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Katmai Bear Hunt: Outfitter Says It's No Walk in the Woods

Scott Dickerson photo.

Trophy hunters didn't have to range far to find a brown bear to kill in Katmai National Preserve. Scott Dickerson photo, used with permission.

An outfitter whose clients at close range gunned down brown bears in Katmai National Preserve contends the hunt is not akin to "shooting fish in a barrel." And Jim Hamilton, who owns True North Adventures, claims those who filmed portions of the hunt ruined the hunters' experience.

"There are no mechanized vehicles used to locate or stalk animals, they are not fenced or held captive by any unnatural means," Mr. Hamilton said in a written statement he sent to KTUU TV.

The outfitter went on to say Monday, the first day of the fall hunt in Katmai National Preserve, was a "very sad day ... (the) hunters were participating in a perfectly legal hunt (and) had their entire experience ruined by others who chose to use illegal methods to harass and interfere with their hunt."

But Sean Farley, the regional biologist for the Alaska Department of Fish and Game who's responsible for the area where the hunt was conducted, agreed Friday that the hunt is "not fair chase."

"I feel personally remiss as the regional biologist that I haven't thought it out that this is what's going on out there," Farley told the Anchorage Daily News. "Not until I saw the video did I realize how bad it is. It's not appropriate."

Park Service officials, meanwhile, say the hunts are not threatening the Preserve's bear population.

"In recent surveys in August, we counted 330 bears in the preserve -- about a bear every square mile -- and that's a high density of bears," John Quinley, the agency's spokesman in Alaska, told KTUU. "That's what the law requires. Our management aims are for a high density of bears and we think we are achieving that."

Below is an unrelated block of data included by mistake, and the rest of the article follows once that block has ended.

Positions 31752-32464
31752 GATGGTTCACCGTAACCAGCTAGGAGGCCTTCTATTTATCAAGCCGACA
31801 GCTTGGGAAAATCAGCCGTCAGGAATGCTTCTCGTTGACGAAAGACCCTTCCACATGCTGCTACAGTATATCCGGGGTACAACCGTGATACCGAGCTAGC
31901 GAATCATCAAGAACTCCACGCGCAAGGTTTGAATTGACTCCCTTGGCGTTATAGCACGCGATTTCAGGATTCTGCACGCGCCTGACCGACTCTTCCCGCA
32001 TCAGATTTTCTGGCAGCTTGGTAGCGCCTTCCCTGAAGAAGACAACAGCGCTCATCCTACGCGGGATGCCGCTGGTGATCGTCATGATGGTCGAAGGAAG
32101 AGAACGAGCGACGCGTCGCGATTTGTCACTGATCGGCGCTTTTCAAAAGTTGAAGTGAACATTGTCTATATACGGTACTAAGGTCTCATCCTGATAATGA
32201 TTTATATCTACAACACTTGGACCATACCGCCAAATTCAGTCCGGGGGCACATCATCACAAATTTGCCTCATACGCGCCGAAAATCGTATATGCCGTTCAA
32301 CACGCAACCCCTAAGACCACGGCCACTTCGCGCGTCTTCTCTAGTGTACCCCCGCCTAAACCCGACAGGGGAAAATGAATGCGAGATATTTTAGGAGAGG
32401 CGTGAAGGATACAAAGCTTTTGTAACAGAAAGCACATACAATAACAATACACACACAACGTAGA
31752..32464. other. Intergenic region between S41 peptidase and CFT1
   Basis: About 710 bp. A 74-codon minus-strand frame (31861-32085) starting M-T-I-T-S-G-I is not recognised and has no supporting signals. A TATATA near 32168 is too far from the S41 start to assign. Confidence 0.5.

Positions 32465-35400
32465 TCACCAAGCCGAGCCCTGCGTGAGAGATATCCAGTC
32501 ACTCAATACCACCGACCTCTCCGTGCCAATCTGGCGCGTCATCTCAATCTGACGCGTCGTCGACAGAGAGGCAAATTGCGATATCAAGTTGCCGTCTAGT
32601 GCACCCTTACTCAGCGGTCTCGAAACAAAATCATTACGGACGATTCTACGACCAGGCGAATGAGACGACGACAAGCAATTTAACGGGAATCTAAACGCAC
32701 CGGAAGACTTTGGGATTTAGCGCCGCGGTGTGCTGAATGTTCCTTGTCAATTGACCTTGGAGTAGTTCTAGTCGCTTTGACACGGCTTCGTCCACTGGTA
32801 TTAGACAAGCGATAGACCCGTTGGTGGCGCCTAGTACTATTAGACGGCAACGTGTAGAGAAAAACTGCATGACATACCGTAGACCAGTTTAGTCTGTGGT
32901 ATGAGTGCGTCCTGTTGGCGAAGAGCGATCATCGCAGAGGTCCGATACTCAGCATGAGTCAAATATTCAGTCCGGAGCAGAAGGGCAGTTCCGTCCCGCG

But among the questions that need to be addressed is whether a healthy population justifies what has turned out to be a slaughter of arguably habituated animals taken only for their hides and skulls, not for subsistence.

You can find more coverage of this story here.


Explain your interpretation of "illegal methods", and how they apply in this specific instance. Admittedly, killing permits were indeed issued for use during a specified time frame. And your executioners were by some legal statute operating within the limits of those contracts. However, the photographing, filming, or other manner of documentation of ANY activities that take place on public landsis well within the scope of legality. If you don't want to be on camera, take your actions into the private sector. In the chance that camera crews placed themselves between preditor and prey, as extreme as those tactics might viewed, those recording the activities did indeed have just as much LEGAL right to be in the area as did those trophy-hunting low-lives lacking in skills and ethics to conduct a reasonably equtible pursuit of they intended quarry. Don't for a moment confuse these specimens with truly wild bears. If you ever had the opportunity to stare down a wild bear at a range of 20 yds., your first instincts would NOT be engaging in a moment of awe and appreciation, rather it would be quickly locating a place to discard of your soiled underwear. Sport hunting indeed.........who you crapping'?